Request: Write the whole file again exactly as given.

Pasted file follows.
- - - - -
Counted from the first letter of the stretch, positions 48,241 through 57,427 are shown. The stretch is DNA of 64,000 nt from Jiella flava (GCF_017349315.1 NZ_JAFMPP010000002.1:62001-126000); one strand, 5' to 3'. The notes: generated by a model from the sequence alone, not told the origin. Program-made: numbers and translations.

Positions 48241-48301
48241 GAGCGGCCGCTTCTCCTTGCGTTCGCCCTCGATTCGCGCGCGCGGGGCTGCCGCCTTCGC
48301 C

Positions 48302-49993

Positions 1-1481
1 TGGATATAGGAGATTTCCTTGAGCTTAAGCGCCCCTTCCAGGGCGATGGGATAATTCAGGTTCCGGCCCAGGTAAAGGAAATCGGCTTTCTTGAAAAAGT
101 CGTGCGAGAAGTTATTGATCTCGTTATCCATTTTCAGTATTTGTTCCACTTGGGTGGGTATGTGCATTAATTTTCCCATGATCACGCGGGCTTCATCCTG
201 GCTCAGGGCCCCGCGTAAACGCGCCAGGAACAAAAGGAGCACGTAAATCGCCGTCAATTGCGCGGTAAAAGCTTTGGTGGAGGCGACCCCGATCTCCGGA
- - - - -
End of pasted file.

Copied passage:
Counted from the first letter of the stretch, positions 48,241 through 57,427 are shown. The stretch is DNA of 64,000 nt from Jiella flava (GCF_017349315.1 NZ_JAFMPP010000002.1:62001-126000); one strand, 5' to 3'. The notes: generated by a model from the sequence alone, not told the origin. Program-made: numbers and translations.

Positions 48241-48301
48241 GAGCGGCCGCTTCTCCTTGCGTTCGCCCTCGATTCGCGCGCGCGGGGCTGCCGCCTTCGC
48301 C

Positions 48302-49993

Positions 1-1481
1 TGGATATAGGAGATTTCCTTGAGCTTAAGCGCCCCTTCCAGGGCGATGGGATAATTCAGGTTCCGGCCCAGGTAAAGGAAATCGGCTTTCTTGAAAAAGT
101 CGTGCGAGAAGTTATTGATCTCGTTATCCATTTTCAGTATTTGTTCCACTTGGGTGGGTATGTGCATTAATTTTCCCATGATCACGCGGGCTTCATCCTG
201 GCTCAGGGCCCCGCGTAAACGCGCCAGGAACAAAAGGAGCACGTAAATCGCCGTCAATTGCGCGGTAAAAGCTTTGGTGGAGGCGACCCCGATCTCCGGA